COMMENTARY : Jones Was Wrong, but Johnson’s the Villain
Asked about the stunning news from Dallas on Tuesday, one NFL powerbroker talked about blondes.
“That stereotype of a blonde on the corner bar stool with all the makeup and lipstick, that’s Jimmy Johnnson,” he said. “A guy comes up to her thinking she is all beauty and no brains. Next thing he knows, his wallet is gone.”
The next thing Cowboy fans knew Tuesday, their heart was gone.
It wasn’t only stabbed by owner Jerry Jones.
It was stolen by Johnson.
Beneath the polished exterior of a man who drawls that he only wants to coach a little football is a man who wanted something much more.
Johnson wanted all the credit, the glory, the power.
While spending none of the money.
While taking none of the risks.
When Jones wouldn’t allow him that kind of free ride, brazenly demanding that Johnson at least recognize his boss for risking his fortune on a once-failing team, Johnson wanted out.
For at least a year, he has wanted out.
When Jones drank and talked too much last week in Orlando, Johnson saw his opening.
What better way to force a showdown than to cry indignation over public insults?
No matter that similar insults had long since become part of their relationship.
No matter that Johnson would never want to be held accountable for something he had said in front of a glass of red wine at 2 a.m.
When hearing of Jones’ comments the next afternoon, Johnson knew he had stumbled upon the perfect scenario, and played it to the hilt.
Played it all the way to Tuesday morning, when he finally got his wish.
He was not only released from the final five years of his contract, he was given a cash settlement and allowed to begin coaching anywhere in the league immediately.
As a bonus, Jones will be painted as the bad guy.
But aren’t we forgetting something here?
It was Jerry Jones’ $140 million that bought the Cowboys six years ago when they were a laughingstock.
It was Jerry Jones’ accountants who drew up the 10-year contract for Johnson, who at the time had only coached NFL games in his dreams.
It was Jerry Jones who received the death threats.
It was into Jerry Jones’ heart that a disease spread because of worry over his shaky investment.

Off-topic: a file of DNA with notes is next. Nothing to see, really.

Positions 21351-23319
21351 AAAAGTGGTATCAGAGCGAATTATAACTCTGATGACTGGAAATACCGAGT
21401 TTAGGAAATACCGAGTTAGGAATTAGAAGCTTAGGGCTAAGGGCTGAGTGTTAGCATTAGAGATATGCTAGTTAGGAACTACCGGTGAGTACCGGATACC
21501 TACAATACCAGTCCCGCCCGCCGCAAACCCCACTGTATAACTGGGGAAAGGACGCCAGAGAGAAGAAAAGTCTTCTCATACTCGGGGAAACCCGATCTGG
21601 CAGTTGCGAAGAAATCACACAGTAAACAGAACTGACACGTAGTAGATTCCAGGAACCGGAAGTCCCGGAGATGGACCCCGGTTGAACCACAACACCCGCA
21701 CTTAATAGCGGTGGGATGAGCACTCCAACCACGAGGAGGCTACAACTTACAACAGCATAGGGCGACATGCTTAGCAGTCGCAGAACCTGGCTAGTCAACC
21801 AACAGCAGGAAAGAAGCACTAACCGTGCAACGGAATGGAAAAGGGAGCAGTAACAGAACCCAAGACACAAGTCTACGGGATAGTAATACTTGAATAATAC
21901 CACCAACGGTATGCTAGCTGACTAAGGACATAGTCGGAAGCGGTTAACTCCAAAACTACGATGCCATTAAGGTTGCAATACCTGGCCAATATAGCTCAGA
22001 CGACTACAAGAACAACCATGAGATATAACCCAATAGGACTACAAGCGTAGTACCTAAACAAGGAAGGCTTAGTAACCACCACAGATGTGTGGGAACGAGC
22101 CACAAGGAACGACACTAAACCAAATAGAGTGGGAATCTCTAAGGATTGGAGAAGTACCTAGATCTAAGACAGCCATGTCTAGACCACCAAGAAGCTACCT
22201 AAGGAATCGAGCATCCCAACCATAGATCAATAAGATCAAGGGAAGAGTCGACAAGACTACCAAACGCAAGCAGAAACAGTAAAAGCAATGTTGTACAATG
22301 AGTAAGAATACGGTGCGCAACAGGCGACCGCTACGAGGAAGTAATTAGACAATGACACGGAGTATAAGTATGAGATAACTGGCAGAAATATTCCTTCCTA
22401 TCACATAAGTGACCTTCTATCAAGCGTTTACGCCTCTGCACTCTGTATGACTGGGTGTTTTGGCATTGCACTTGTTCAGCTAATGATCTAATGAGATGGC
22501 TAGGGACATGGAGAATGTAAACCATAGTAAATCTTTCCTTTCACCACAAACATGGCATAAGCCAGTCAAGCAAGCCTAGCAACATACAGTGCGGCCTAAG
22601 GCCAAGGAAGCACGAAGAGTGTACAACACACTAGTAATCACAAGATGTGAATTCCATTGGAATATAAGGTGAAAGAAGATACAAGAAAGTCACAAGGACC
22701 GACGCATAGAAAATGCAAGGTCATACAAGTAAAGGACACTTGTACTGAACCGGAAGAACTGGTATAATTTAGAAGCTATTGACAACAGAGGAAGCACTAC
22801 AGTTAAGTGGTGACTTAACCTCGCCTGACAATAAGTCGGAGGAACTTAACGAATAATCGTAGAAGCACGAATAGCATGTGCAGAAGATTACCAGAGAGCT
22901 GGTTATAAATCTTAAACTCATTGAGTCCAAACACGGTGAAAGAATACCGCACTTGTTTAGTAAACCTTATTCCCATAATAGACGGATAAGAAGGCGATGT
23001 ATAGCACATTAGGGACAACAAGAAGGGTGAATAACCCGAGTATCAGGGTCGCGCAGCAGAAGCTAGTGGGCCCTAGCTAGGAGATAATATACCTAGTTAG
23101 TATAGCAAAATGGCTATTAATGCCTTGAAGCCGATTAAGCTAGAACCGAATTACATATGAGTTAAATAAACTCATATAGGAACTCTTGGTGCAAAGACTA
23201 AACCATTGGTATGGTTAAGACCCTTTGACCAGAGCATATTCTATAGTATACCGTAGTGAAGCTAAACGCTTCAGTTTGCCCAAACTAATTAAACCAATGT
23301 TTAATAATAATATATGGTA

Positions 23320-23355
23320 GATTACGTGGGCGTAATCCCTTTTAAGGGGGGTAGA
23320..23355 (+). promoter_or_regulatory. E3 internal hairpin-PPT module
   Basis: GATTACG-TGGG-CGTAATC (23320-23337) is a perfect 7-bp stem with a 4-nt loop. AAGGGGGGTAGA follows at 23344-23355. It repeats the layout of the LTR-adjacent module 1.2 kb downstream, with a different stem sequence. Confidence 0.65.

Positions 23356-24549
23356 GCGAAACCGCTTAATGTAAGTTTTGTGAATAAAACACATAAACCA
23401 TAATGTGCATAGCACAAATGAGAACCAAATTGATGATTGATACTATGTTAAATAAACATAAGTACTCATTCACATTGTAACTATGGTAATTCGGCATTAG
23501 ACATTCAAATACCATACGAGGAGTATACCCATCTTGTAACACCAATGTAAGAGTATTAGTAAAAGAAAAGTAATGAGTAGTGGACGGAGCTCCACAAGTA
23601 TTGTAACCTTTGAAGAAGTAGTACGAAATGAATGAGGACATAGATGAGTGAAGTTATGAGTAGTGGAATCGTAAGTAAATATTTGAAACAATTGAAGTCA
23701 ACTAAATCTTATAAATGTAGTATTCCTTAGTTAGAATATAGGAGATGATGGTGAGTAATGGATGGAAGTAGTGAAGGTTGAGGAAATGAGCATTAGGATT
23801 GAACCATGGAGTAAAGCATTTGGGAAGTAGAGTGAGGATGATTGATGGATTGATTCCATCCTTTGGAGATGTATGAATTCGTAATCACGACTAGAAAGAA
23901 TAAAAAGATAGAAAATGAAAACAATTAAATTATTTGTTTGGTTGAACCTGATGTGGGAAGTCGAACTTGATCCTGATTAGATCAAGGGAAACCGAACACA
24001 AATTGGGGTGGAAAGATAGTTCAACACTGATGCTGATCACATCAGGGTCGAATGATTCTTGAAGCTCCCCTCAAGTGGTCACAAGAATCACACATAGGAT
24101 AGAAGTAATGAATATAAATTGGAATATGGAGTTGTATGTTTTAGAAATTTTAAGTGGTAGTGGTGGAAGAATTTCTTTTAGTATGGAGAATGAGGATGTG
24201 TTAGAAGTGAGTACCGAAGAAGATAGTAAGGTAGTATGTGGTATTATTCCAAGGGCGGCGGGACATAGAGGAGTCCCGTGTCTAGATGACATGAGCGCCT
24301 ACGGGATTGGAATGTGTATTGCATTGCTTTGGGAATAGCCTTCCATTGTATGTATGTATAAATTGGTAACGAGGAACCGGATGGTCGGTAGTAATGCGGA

Jones possesses an ego matched only by Johnson’s. Compared to Johnson, he knows virtually nothing about football.
The Cowboys were built by Johnson, nurtured by Johnson, held together through tough times by Johnson.
But Jones was still the boss.
“To survive in this business, you can never forget who is the boss,” said Don Shula, a coach who has spent the last 24 years with the Miami Dolphins.
Jones didn’t want Johnson to make him a coach. He didn’t want him to let him catch passes during practice.
But he did want him to at least treat him as an equal. The way anybody else in this world treats his boss if he hopes to keep his job.
Throw him a verbal bone now and then. Compliment him for allowing you the freedom to do your job. Publicly thank him for supporting you during the lean years.
Don’t talk about taking other jobs--remember Jacksonville?--in the middle of your most important projects.
And at least invite him to join you at your table during a party.
That last snub is what caused Jones to eventually spout that foolishness about Barry Switzer and 500 other coaches who could have led the Cowboys to a Super Bowl championship.
It happened, ironically, at a place called Pleasure Island in Orlando. This collection of shops and attractions was the site of a party during last week’s NFL owners’ meetings.
For a couple of hours at the party, Johnson was seated with former Cowboy coaches and officials, laughing, reminiscing.
Along came Jones, offering a toast to the Cowboy tradition.
After what witnesses called a half-hearted toast, Jones was ignored by Johnson, the snub that led to that angry diatribe at the hotel bar.
Was Jones being intrusive at that party? Yes.
Was he being tacky? Yes, considering that at the table was Bob Ackles, Phoenix assistant general manager and scouting guru who was once fired by Jones.
But did he want Johnson to publicly humiliate himself, or to simply ask the boss to join him for a drink?
Ackles, considered one of the game’s good guys, would have understood. Any working stiff would have understood.
Throughout Dallas, all those who must daily harness their pride and show respect to the boss must be wondering, why couldn’t Jimmy have done the same?
Not only for the good of the Cowboys, but for the benefit of football history.
You don’t fire the best football coach in the world. You don’t deny yourself a chance at three consecutive Super Bowl championships--yes, these Cowboys are cooked--simply because of your ego.
Shame on Jerry Jones for letting Tuesday’s divorce happen.
But triple shame on Jimmy Johnson for making it happen.